So why did the gunmen pick the 10th and 11th Arondissements to paint with murder? I can only guess. What I do know is that those particular streets have a reputation of being ‘Hipster’ areas. Graffiti lined streets thronged with young urban professionals in their 20’s and early 30’s, gossiping, arguing and flirting amongst themselves until the early hours. All contributing to the recent gentrification, stylishly contrasting with traditionally garbed African Immigrants from the old French colonies.
Are the terrorists so unsophisticated that they think murdering people wholesale on the streets will cause a backlash against the newer immigrants and so send their co-religionists flocking to the terrorists cause en masse? No. Didn’t happen over the Charlie Hebdo massacre and won’t happen now.
I can only hope that none of the people who were so helpful and hospitable to us during our month long stay were hit in these atrocities and would like to offer the following message of solidarity and sympathy;
Courage mes braves. Ajourd’hui, nous sommes tout Parisien.
At a talk at Laurel Point Hotel by Dr Robert Ballard (of Titanic fame) and Dr Kate Moran of Ocean Networks, Canada on a new Oceanographic research resource on Sunday, I was reminded of a novel by that giant of Sci-fi, Arthur C Clarke, called The Deep Range. I remember it first as a short story, then owning a copy as part of a compilation. One of my all time favourite reads.
Enjoyed the talk tremendously. It was quite a boost sitting less than six feet from the man who discovered the wrecks of the Titanic and Bismarck. Although Dr Ballard modestly compares diving a mini sub from the surface to twelve thousand feet underwater and back as just “Another day at the office.” with a ‘three and a half hour’ commute. Which made me smile. He also wisecracks about the risks. Pointing out picture of two 1970’s vintage bathyscaphes with a mock-rueful “That one almost killed me. So did that.” His anecdote about finding the Titanic whilst looking for the wrecks of USS Thresher and USS Scorpion Nuclear submarines for the US Military came as quite a revelation. As did a number of other entertaining epiphanies like the flipping crab, and everyone on board a research vessel geeking out over a visiting Sperm Whale. I just sat there, totally engaged, scribbling the odd note and hardly noticing as two hours just sped by.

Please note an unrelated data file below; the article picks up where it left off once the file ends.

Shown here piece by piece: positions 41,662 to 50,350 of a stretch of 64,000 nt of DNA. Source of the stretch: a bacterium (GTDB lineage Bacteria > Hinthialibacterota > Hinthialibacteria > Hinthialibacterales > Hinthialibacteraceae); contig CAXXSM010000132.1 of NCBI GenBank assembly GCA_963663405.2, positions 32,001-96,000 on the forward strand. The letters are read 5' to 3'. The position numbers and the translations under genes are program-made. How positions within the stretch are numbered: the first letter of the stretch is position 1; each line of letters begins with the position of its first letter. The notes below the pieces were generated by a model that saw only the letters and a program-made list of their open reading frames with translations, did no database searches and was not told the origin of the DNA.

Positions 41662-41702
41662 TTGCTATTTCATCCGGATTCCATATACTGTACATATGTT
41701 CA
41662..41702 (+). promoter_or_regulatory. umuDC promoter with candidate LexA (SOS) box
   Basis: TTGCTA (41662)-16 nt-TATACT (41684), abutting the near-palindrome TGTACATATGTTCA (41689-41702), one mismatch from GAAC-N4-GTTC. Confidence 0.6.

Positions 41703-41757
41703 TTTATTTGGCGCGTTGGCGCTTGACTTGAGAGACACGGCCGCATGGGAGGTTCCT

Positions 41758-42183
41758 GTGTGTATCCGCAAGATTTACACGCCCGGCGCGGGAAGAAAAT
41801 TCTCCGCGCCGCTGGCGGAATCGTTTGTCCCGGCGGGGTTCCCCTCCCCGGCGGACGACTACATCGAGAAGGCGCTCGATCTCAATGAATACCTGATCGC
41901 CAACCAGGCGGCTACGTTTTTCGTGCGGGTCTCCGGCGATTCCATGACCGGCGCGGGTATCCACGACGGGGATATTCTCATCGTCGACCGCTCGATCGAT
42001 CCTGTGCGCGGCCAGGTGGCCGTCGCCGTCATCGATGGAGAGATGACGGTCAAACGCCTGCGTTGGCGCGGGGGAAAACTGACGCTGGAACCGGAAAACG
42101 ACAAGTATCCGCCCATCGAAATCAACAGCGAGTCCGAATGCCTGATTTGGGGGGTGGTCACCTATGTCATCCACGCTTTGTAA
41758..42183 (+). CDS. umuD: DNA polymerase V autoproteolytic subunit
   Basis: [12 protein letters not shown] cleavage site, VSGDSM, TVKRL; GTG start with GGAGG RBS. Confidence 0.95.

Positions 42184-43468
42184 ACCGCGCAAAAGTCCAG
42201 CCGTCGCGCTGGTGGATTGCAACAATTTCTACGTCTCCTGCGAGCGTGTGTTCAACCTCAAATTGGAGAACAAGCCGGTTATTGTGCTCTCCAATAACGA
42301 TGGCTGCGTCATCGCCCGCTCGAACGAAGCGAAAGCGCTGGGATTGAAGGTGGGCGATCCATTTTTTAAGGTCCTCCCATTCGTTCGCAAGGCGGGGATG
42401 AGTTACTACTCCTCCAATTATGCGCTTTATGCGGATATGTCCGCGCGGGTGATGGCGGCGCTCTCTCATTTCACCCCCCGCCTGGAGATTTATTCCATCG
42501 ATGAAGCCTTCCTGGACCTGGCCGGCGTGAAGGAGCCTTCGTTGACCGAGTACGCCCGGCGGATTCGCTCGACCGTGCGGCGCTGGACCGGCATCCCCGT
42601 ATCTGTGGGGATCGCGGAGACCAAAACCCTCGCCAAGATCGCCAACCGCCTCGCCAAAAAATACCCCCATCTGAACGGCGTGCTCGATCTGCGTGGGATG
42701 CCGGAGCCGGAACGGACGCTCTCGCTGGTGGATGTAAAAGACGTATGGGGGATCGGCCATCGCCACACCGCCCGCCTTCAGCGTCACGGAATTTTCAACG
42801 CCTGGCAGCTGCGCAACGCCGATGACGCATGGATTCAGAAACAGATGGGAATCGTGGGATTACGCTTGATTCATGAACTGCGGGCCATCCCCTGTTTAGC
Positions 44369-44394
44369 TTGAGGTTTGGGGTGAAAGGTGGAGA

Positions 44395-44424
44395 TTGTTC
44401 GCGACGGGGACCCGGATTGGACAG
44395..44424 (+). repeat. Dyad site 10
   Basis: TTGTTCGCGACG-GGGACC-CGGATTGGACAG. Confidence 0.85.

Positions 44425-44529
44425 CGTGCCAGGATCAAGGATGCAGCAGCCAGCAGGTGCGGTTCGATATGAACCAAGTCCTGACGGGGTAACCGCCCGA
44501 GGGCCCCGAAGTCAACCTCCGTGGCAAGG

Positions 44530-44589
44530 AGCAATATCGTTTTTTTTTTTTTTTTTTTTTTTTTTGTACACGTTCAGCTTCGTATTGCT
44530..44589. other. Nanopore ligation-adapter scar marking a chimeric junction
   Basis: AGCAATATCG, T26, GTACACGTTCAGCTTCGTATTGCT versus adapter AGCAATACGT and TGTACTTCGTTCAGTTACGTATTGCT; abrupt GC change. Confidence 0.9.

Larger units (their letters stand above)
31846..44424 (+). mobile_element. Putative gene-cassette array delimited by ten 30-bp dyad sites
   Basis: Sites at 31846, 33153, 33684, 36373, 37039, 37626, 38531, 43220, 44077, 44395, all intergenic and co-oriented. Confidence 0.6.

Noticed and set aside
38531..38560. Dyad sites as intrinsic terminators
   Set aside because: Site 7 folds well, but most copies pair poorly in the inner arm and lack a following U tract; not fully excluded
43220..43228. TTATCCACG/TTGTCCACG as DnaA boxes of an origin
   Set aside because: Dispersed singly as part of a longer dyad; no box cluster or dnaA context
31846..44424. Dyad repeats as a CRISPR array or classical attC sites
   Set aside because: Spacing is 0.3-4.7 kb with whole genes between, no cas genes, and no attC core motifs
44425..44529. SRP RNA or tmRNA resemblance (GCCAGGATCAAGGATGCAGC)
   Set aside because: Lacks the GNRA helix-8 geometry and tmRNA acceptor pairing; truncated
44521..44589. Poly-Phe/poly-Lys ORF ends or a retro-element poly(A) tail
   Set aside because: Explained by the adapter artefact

During the Q&A session towards the end I asked a question about the definition of sidescan sonar, the answer to which came as quite a surprise, although it shouldn’t have. Apparently at depths over three thousand metres or ten thousand feet, the contours that can be mapped are between five and ten metres, depending upon salinity and water temperature. As depth increases, so the contours that can be mapped decrease. At twelve thousand feet the definition degrades, so I am informed, to over ten metres between mappable contours. So anything smaller than ten metres or sixty feet doesn’t show up very well, if at all. No wonder they’re having such a problem locating the wreck of flight MH370 in the Indian Ocean’s vast abyssal plains. Meaning that if the wreckage is broken into pieces less than sixty feet across the wreckage may not show up on the plot, even if a survey vessel goes directly overhead. And this is with some of the best scanning devices available.
The Ocean Networks new ship, the EV Nautilus, is in downtown Victoria this morning, at Ogden Point I think. I’m sorely tempted to go and see, but my keyboard is singing a siren song, telling me I’ve neglected it for far, far too long. There’s a whole new story forming in my head right now about piracy, sabotage, black smokers and electrolytic mining in the ocean depths, knocking at the door, demanding to be let out.